The Courier News from Blytheville, Arkansas on April 12, 1966 · Page 6
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April 12, 1966

The Courier News from Blytheville, Arkansas · Page 6

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Blytheville, Arkansas
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Tuesday, April 12, 1966
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Page 6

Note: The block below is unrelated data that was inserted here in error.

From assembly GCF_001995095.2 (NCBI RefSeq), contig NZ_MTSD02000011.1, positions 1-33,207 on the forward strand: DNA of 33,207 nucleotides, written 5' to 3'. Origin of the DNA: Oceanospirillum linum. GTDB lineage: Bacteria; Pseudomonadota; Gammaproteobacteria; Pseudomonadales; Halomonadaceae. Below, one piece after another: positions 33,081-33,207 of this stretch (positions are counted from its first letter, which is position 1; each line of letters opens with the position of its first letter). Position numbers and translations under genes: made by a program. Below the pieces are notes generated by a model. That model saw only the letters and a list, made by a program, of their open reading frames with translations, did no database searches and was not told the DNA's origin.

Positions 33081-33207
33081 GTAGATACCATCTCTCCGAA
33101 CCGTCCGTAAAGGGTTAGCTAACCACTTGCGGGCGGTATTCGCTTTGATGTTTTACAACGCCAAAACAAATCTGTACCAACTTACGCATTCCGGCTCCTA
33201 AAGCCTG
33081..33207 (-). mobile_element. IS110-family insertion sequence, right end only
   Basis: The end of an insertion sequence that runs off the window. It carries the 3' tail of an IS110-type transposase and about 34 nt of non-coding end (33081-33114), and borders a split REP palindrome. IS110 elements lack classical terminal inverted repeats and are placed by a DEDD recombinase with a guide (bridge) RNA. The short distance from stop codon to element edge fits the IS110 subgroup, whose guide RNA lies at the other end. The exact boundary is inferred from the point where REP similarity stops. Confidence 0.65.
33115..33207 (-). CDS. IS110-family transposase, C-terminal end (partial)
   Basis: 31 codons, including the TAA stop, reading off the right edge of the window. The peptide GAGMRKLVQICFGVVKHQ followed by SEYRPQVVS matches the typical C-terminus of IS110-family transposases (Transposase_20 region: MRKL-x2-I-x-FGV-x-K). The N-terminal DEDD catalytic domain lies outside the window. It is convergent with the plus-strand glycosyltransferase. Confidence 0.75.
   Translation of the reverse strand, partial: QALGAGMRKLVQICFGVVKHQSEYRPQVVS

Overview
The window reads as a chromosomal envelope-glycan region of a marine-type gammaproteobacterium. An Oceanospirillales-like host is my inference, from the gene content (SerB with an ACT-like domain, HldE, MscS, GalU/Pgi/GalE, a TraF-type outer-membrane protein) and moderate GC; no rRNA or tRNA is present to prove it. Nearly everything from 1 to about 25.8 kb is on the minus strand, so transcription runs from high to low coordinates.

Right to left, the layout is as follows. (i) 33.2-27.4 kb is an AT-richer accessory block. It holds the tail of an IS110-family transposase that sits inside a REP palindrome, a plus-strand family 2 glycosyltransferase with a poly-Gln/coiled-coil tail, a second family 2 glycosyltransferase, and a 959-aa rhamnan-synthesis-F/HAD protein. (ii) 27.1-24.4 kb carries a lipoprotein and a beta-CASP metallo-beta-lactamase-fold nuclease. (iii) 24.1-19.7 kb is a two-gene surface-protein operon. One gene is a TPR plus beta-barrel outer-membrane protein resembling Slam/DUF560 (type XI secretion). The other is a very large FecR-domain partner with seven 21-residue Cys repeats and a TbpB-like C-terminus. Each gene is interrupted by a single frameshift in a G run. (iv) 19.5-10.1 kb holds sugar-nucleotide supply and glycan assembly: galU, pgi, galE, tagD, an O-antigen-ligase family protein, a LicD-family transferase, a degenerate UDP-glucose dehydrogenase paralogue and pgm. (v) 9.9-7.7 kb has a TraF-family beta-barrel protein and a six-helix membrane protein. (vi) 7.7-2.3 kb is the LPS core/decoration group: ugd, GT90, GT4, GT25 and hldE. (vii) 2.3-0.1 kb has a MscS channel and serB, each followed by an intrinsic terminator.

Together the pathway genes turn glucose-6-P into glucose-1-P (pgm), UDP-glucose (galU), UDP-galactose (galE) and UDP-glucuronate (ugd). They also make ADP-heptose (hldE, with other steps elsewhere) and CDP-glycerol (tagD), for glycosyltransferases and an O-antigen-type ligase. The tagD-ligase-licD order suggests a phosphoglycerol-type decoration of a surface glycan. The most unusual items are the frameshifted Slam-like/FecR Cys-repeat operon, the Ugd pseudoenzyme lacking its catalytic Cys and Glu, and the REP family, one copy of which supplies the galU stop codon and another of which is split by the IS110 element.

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Rare Show of Independence The shock from last week's Avkan- sas Highway Department disclosures continue to reverberate across the state. As a practical matter, Gov. Orval Falbus may be left out of this, we think; not out of any sudden wave of charity, mind you, but simply because it will not be Governor Faubus who must contend with the matter (like Pilate, his hands are cleansed), but some other governor and the present Highway Commission who must deal with the events which led to this crisis. Disregarding the purely political inferences at the top, then, it might be well to consider other aspects of the million dollars or so to top highway department job holders. No one seems to be particularly interested in looking into the matter of ••present Highway Department salaries. There is more than a slim possibility that raises are needed for key department executives. And this is part of the ..horror which accrues from the way ; the abortive pay raises were handled. In circumventing the Highway 'Commission and the people, those at the top in the AHD began to weave a tangled web. When the raises were -revealed, the' department became suspect. At the moment, it would ~be far easier for a camel to pass through a needle's eye than to get salary increases, deserved or not, for people with the Highway Department. There was a refreshing aspect to all this however. For the first time in oh, so many years, members of the Arkansas Highway Commission invoked the Mack-Blackwell Amendment. This is the law which created the Commission, the law under which it operates. Since Governor Faubus, by virtue of his long tenure, has appointed all members of the current Commission and since he has taken such a close, personal interest in the operatibn of the Highway Department, talk of and by an independent Highway Commission had vanishd. The purpose of that constitutions! amendment, which appeared on a general election ballot fbl« lowing another AHD crisis, was to relieve the governor's office of direct responsibility for the Highway Department. Kramers of the law did ne-t foresee the day when a man might be elected to six terms. This event, when it occurred, negated the purposes of the amendment. However, the state again learned that it indeed does have an independent Arkansas Highway Commission when Commission Chairman Wayne Hampton of Stuttgart said he wasn't having any of the salary schedule worked out on overtime by certain members of the department. This was a rare and timely show of independence. Subsequently, the Commission met and fired Y. W. Welchel, an AHD administrative aide (and hopefully not merely a convenient scap- goat), in what presumably was a further show of independence. The situation in Little Rock in other words had found state government so highly centralized that there seemed to be no need to follow law and custom regarding something even as notable at $1 million a year in state money. This was the final subversion of the Mack-Blackwell Amendment. He who sits in the governor's chair in 1967 faces the task of restoring the intent of this amendment which was conceived for the purpose of dedicating the State Highway Department to the job of building the best highways in the most logical places. Show Beat by Dick Kleiner PARIS (NBA) In Paris, they call a movie set a "plateau," and everything else is correspondingly more well, Parisian. At the Boulogne studios, only a 20-minute ride fr" r > the OChamps Elysees, "The Night of the Generals" was beginning to ehoot. The company had had three weeks in Warsaw — the first western company to shoot there — and then switched to Paris. They wwe glad to be back. Warsaw was interesting but difficult to work in and hardly luxurious. Once they were doing a night shot in a Warsaw square. All arrangements had been made and all the lights in the apart- things done; they apparently can work and talk at the saint time. They also shake hand! every day when they report foi duty, and the starting hour on * Parisian set is like an American college reunion. "The Night Of The Generals" set is particularly social. With * big cast — headed by Peter OToole. Omar Sharid, Ton Courtenay and Joanna Pettet it is the mecca for all their friends who are passing through. The coffee pot and the win* carafe are always at the ready. They were shooting a scent with Sharif - they call him "Cairo Fred" on the set — as * Nazi detective discovering the body of a murdered girl in * seedy apartment. Litvak moved the props around himself — an- tJLetteri Uo Uhe Editor (letter! to the editor in welcomed. tney •» itibject to edltmt, however, ufi mult be lifned. Signatures will not be printed it tbe request of the writer. No letten will to returned) Dear Sir: As one of your regular readers I was somewhat dismayed to read the editorial in the Courier News on April 7 entitled "How to be a Killer for $10.95". It was typical I think of the dark cloud of fear and apprehension that has developed in recent years about our (I mean Society in general) right to own and use firearms on hunts, to freely carry to macthes, and gun shows. This "right" of which I am referring to is actually a freedom guaranteed by the Bill of Rights which has proven to be an important part of our American Heritage. This heritage is still the dream of many young boys who long for the day when they may own their own firearm. I believe this freedom is in danger due to possible proposed firearm legislation which indicates to be unjustified and not necessary in that we presently have Federal Gun Controls which in many cases are not being enforced. Any attempt to control the misuse of firearms in crime by legislation must take into consideration existing federal gun controls. Guns whether it be hand guns, rifles, or shotguns, do not commit crimes, but people do. In the U.S. today more crimes are prob- JACOBY ON BRIDGE NORTH AAQ75 18 4KJ97 + KQ109 WEST (I>) EAST ASS A3 VKQJ8762 VA1043 • 10 5 42 *Q863 + Void #J543 SOUTH *KJ10642 North-South vulnerable West North East South 3V DWe. 4* 6* Pass Pass Pass Opening lead— ¥ 2. Preference Cued on First Lead The suit preference signal can even be used on the opening lead. West's first impulse is to go (o seven hearts and accept a seven or nine - hundred - point penalty against a possible vulnerable slam. Then he sees a chance to beat the slam if his partner can win the first trick with the ace of hearts and will return a club. How can be ask for a club return? The suit preference signal. West leads the deuce of hearts. East wins with the ace and asks himself, "Why did my partner lead the deuce of hearts? It couldn't be fourth best." Then he realizes that the lead was to ask for the return Of the lower tide suit. East (•ad* tack a club. West rutfs nd another slam bar bit the Suppose West happens to be void of diamonds instead of clubs. How can he lead so as to get a diamond return? It is not as easy. His highest lieart is the king and if he leads the king his partner will think that he has merely made normal lead of king from king - queen. ably committed with weapons other than firearms than firearms themselves. Why blame crime on guns? Guns are deter, rents against crime just as weapons are deterrent against war breaking out again. What many misinformed people fail to see and omit to mention is that legitimate gun owners and users are also a part of the law and order system of our community, state, and nation, and are as deeply interested in the public welfare as anti-gun advocates. Take away this part of our law and order system and criminals may be given what they really want. Firearms users, shooters, and sportsmen do not have a negative attitude toward firearms restrictions of any kind without any regard to public welfare' and safety and therefore would recommend to our legislators an alternate bill which would establish firearms education, civilian marksmanship training and competitive shooting ranges for public use. I believe this in itself will do more to deter crime in our state and community than passing laws and restricting law abiding citizens from owning and using firearms freely. Sincerely, James P. Sullivan Burdette, Arkansas In expert circles he could lead the queen. East would win with the ace and do a little thinking after noting that South followed with the five spot. He would wonder where t\.: king was and eventually come to the conclusion that his partner would have it. No one, even an expert, is likely to open three hearts with a six - card suit to the queen jack. Then East would recognize that a suit preference signal for diamonds had been given him. tlOSSAT AND CROMLEY IN WASHINGTON You Hate Writing Out Forms? Well, Here's a Complaint Slip... Director Anatole Litvak sent a Polish official up to ask the woman in the apartment to turn off her light. She refused. Litvak went up to talk to her and asked her why she wouldn't cooperate. "I know," she said, "that you are making a picture for a western company. I know the picture will make money. I know the money will be taxed — and the taxes will go to fight the war in Viet Nam. I am against the war In Viet Nam, and that , is why I will not turn out my lights." The Warsaw police pulled the master switch in the building. Two minutes later, the woman appeared in the window — carrying two blazing candles. The company had where else. By BRUCE BIOSSAT While the Americanization of Europe is reported going on apace, the signs multiply thit this country is, in significant ways, being Europeanized. Europeans are taking up increasingly withthe motor car, the electronic household gadget, commercial - style television, U. S. theater and music, American slang expressions are finding their way intact into French, German and other continental languages. But if there are those who resent this American economic and cultural invasion of Europe, they may be able to enjoy a curious kind of revenge. Continental European lands are engulfed in a proliferation of paper. The European's day is filled with the filling out of forms. In Austria last autumn, this reporter had to fill out an 11-inch-long pink sheet just to reserve a theater ticket a few days in advance. These countries are in the grip of a rigid, encompassing bureaucracy which is both governmental and corporate. They have free choice at the polls, but no free choice to refuse compliance with the endless demands of an overformalized system. The United States, of course, is neither consciously copying Europe's rigid ways nor being forced to accept them as unwelcome imports. But it is a fact, observable daily in countless places, but we are slowly succumbing to the paper avalanche and the bureaucratic chaos that seems inescapably to accompany it. The sign-up forms for Medicare are merely the latest ta- undation. In the name of simplicity, tax forms and the regulations they reflect seem to get « IfM ty NIA. he. "Sir, I u$fKt OM of th»m of Mng m 'MuitM tfjT in vain with his little ice pick. Buy a house, seek adequate business and residential parking for your car, get a telephone, deal with an insurance company, try to change the delivery of your newspaper, and you will find that government has plenty of company. Just in the past few months, this reporter has listened to endless accounts of corporate inefficiency, suggesting at times comfortable. The movie companies in Paris work a different schedule from anywhere else in the world. Everyone reports to work around noon, after having had a light lunch, and they work straight through, without a break, until around 7:30. They like these hours. They claim they get as much work done, yet have time for a more normal life. Parisian crews laugh and chat and argue but seem to worse and" worse. ' that not even the simplest trans- In this federal capital, there : action or performance of ser . , . . • :»*.' ..: UM Un/MirfVil fitt /Oaanta is a noticeable current of quiet muttering over incredible governmental inefftciences at the most elemental level. A secretary in on agency consumed a full eight-hour day typing out a three-page list of names and vice can be brought off cleanly — without confusion. The words that assault our ears daily tell us we are approaching the ease of fingertip control in nearly every field of endeavor. But when the finger addresses. For all the marvel touches the button and nothing of the computer as a check on accuracy, income tax returns still are being misfiled at a great rate. The layering of agencies and sub - agencies and bureaus amounts in many instances to a beautiful system of built-in roadblocks. Delays, strayed memos, interoffice jealousies are but a few of the consequencies. Reports of these things are legion. It should not be imagined that government has some sort of monopoly. Corporate America today is hardly less the bureaucratic iceberg, against which, all too often, the citizen chips happens, then the shiny panel comes down — to reveal the tangle of mislaid repair orders, misleading assurances of quick action, conflicting assertions of what needs to be done and how much it will cost. The favored remedy today is to enact another law giving the citizen the right to fill out a complaint form. There is only one trouble: That tosses the burden back to the government bureaucrat, the pioneer who taught his corporate brother everything he knows about delays, imprecise answers and scribbling on paper. the Doctor Says Q — I have coronary insufficiency with attacks of angina pectoris. I take nitroglycerin and paratrate for the pain. Would it be better to switch to digitalis and stop the paratrate? A — Nitroglycerin and pen- taerythritol tetranitrate (Per- itrate) are both given to dilate the coronary arteries. Digitalis is given to strengthen the heart beat, chiefly in persons with a severely leaking heart valve. You should follow your doctor's instructions because digitalis is of no value in the treatment of coronary heart disease. Q —I have an abnormality of the left ventricle. Is this some kind of heart disease? What would cause it? Can it be cured by surgery or relieved by drugs? A -The heart has four chambers (two auricles and two ventricles). The left ventricle is by far the largest and has the wall. From this chamber blood is pumped to every part of your body except your lungs. Defects may be present from birth or may be the result of an infection such as rheumatic fever. With modern surgical methods most of these defects can now be Written tot Newsptptt Enterprise Association By Wayne G. Brandstadt, M. D. corrected. Drugs may be used to improve heart function but will not cure the condition. Q — How serious is endocar- ditis? How is it caused? A — Endocarditis is caused by a bacterial invasion of the inner lining of the heart. This may be caused by various germs but most commonly by Streptococci. Before the advent of antibiotics it was always fatal. Even with antibiotics only about 70 per cent o! the victims can be saved. Q — What is hypertensive cardiovascular disease? Is it very serious? What is the best treatment for it? A — This is heart disease secondary to a very high blood pressure. Such a blood pressure puts a severe burden on the heart. It is a gradual process but it will lead to death if not promptly and skillfully treated. The treatment consists primarily in controlling the blood pressure. Q — I have emphysema, Last November I had the removal of tbe carotid body sometimes recommended for this condition. I am still shortwinded. I've heard (bit vanillie diethylanida will give prompt relief. What do you think? A —This drug, known as ethamivan, must be given by injection into the vein. The rate of injection must be very slow to prevent such side effects as coughing, sneezing, muscular twitching and generalized itching. The greatest disadvantage, however, is that the beneficial effect wears off in a short time. In spite of the advances made in the treatment of this troublesome disease there is still no real cure. The kremlin was the central fortress in medieval Russian cities. It was usually situated on the high bank of a river or in the angle formed by the confluence of two rivers. Inside were located the cathedral, palaces for the bishop and prince, government* office buildings and stores for ammunition and provisions in can of siege. Several important cities such as Moscow, Smolensk and Novo* gorod wen built around old Kremlins. 6 InqriletMe* Iritwulii to move some- ,°. y I fluffed up the drapes the way except one. he wantrf them An extra, playing the corpse, had blood daubed on her hands and legs. She was a pretty redhead in a blue quilted bathrobe. Everybody was wondering if she had anything on underneath and waited impatiently for her to take her place in the shot. She had, as it turned out, ample clothing underneath and the French crew discussed that unfortunate development at great length. When the time came to shoot the scene, it was hard to find the camera. Everybody else had who came down to watch. There cameras, too — the crew, the visitors, the studio office help must have been a dozen movie cameras taking the scene. The movie may never get fin- where else. ished but , h are al , havjng a But in Paris things are more[ nicg time nAmfnrfahU Tha mftvi'p rnmna- • Blytheville (ArU.i Courier Newa Pages Tuesday, April 12, 1966 75 Years Ago —In Bfytheviffo Pvt. Thomas Sylvester and his guest, Pvt. Vernon Wilson, of Birmingham, Ala. were the weekend guests of Mr. and Mrs. Raleigh Sylvester. Both are stationed at Camp Chaffee, Ark. Dr. and Mrs. Milton Webb are in Little Rock attending the Arkansas Optometric Convention. Headlines: President Fires General MacArthur. Mrs. J. A. Wroten of Pine Bluff is the houseguest of Mr. and Mrs. C. L. McWaters and family. THE BLYTHEVULB COURIER NEWS ?HE COUBIEB NEWS CO. B. W. HitlNES, PUBLISHER HARRY A. HALVES Assistant Publisher-Editor PAUL D. HUMAN Advertising Manager I Sole National Advertising Representative Wallace Wltmer Co. New York, "'iicaso. Ditroit. Atlanta. Mcmp&it, Second-class postage paid at BlytheTltlc, Ark. Member of the Associated Press SUBSCRIPTION RATES By carrier in the city of Ulythe- vlllc or any suburban town wlter* carrier service is maintained 35c pef week. $1.50 per month. By mail within a radius of 80 miles, $8.00 per year 55-01) for ill months, 53.00 lor three months, by mail, outside 50 mile radius $18.00 I per year payahje in advance. 1 Mall subscriptions are not accepted in towns and cities where The Courier News carrier service If maintained. Mall subscriptions ut . payable In Advance, NOTE-. The Courier Wews assume! no responsibility for photographs manuscripts, encravines or mat! left with it for possible publication. 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